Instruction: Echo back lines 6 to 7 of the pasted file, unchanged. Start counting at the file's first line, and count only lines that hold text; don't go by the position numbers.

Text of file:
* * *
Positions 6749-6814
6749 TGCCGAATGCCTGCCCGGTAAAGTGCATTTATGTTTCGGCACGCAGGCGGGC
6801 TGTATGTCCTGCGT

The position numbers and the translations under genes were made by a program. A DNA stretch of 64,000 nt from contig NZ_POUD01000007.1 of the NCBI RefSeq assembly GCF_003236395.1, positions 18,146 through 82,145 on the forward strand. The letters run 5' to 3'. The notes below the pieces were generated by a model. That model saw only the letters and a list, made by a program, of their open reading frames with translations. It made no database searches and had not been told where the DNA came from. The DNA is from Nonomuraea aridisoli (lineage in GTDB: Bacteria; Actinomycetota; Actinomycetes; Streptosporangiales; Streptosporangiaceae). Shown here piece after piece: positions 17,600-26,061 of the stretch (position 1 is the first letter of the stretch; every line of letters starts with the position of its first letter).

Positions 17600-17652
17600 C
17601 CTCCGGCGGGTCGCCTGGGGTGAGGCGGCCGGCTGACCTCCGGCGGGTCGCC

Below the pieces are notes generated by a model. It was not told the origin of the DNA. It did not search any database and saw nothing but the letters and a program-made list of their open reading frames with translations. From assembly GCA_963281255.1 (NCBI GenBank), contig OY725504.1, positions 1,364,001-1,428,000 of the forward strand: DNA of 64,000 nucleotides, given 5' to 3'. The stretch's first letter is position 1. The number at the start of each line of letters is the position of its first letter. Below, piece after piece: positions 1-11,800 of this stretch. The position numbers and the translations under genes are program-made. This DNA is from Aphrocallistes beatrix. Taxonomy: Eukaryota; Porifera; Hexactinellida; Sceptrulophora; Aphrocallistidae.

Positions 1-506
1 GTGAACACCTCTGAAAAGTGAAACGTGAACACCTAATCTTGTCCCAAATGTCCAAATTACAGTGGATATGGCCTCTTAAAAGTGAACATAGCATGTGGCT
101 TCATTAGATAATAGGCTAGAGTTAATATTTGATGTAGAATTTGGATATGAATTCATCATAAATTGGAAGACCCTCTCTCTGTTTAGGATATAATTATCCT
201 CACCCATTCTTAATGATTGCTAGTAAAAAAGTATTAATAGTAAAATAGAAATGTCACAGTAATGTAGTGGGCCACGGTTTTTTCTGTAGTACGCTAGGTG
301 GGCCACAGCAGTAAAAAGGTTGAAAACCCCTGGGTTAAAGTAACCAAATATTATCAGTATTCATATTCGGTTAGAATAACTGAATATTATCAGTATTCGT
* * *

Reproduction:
17600 C
17601 CTCCGGCGGGTCGCCTGGGGTGAGGCGGCCGGCTGACCTCCGGCGGGTCGCC